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The Geek Atlas by John Graham-Cumming

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070

The Brunel Museum, London, England

gkat_070.pdf51° 30 5.76 N, 0° 3 10.8 W

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The Thames Tunnel

In 1843, the first tunnel passing under a body of water opened beneath the Thames River, between Rotherhithe and Wapping in London. The tunnel, which is known simply as the Thames Tunnel, was built by Marc Isambard Brunel and his son Isambard Kingdom Brunel. It opened as a pedestrian tunnel featuring underground shops and entertainment, but within 30 years it had been purchased by a railway company and to this day is used to run trains.

On the Rotherhithe side, there’s a museum dedicated to the life of Isambard Kingdom Brunel and to the construction of the Thames Tunnel. Despite being the son of a Frenchman, Brunel is the most celebrated British engineer of all because he built tunnels, bridges, and steam ships that are still around today. He was also the most audacious engineer of the 19th century (and perhaps of any modern century).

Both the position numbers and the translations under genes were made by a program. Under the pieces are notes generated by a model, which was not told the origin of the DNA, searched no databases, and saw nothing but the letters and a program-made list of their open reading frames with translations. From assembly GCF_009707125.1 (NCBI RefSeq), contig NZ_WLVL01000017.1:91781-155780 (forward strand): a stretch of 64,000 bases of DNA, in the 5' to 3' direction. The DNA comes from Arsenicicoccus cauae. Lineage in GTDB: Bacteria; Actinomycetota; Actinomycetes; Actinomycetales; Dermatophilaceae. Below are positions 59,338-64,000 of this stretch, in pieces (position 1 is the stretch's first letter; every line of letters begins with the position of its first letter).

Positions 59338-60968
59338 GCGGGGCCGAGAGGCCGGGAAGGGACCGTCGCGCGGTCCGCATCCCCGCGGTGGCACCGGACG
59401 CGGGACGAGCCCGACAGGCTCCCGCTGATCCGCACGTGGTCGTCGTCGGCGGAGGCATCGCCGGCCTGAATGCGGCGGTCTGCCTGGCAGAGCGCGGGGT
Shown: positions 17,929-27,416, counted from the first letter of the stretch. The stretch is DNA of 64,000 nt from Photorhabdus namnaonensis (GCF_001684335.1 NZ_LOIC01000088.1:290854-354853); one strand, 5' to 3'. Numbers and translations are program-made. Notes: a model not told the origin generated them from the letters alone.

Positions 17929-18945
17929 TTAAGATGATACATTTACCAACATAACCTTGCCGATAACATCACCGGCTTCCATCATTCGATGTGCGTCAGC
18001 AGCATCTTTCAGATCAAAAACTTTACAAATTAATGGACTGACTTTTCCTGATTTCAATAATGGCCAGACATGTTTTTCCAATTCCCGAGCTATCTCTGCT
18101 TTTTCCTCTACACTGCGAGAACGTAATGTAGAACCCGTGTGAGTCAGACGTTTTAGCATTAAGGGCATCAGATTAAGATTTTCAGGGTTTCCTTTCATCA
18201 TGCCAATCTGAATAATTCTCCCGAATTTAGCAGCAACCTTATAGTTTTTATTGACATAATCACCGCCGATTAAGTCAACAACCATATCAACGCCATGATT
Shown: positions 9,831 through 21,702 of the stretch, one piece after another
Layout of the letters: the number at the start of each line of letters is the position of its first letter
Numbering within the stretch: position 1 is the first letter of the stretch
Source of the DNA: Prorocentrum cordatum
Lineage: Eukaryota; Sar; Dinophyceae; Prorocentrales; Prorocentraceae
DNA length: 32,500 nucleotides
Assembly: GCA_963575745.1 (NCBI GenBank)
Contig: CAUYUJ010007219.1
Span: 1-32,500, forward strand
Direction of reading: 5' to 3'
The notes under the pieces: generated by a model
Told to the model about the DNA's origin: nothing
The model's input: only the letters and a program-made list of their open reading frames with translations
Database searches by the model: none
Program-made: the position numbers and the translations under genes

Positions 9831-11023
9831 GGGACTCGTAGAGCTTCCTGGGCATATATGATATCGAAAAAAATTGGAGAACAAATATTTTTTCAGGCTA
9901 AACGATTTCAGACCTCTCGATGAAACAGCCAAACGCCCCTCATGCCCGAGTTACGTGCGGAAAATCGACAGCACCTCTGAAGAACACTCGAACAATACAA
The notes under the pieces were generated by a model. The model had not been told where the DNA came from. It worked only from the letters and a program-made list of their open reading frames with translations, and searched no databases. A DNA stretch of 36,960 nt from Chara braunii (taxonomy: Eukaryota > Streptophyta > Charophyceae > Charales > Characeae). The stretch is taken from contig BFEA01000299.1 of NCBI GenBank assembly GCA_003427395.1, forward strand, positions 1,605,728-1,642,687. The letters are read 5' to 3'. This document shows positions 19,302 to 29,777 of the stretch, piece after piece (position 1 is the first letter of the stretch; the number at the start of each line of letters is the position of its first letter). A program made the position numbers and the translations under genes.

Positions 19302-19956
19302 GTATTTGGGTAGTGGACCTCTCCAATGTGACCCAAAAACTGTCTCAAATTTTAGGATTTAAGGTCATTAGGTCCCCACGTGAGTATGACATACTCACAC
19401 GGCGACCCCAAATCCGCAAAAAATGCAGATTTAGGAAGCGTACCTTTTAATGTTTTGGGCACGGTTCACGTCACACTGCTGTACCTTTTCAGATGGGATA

His best-known achievements are the Clifton Suspension Bridge in Bristol (which opened in 1864 and was the longest bridge in the world) and the iron-hulled (and propeller-driven) SS Great Britain (see Chapter 68), but he was also the chief engineer of the Great Western ...

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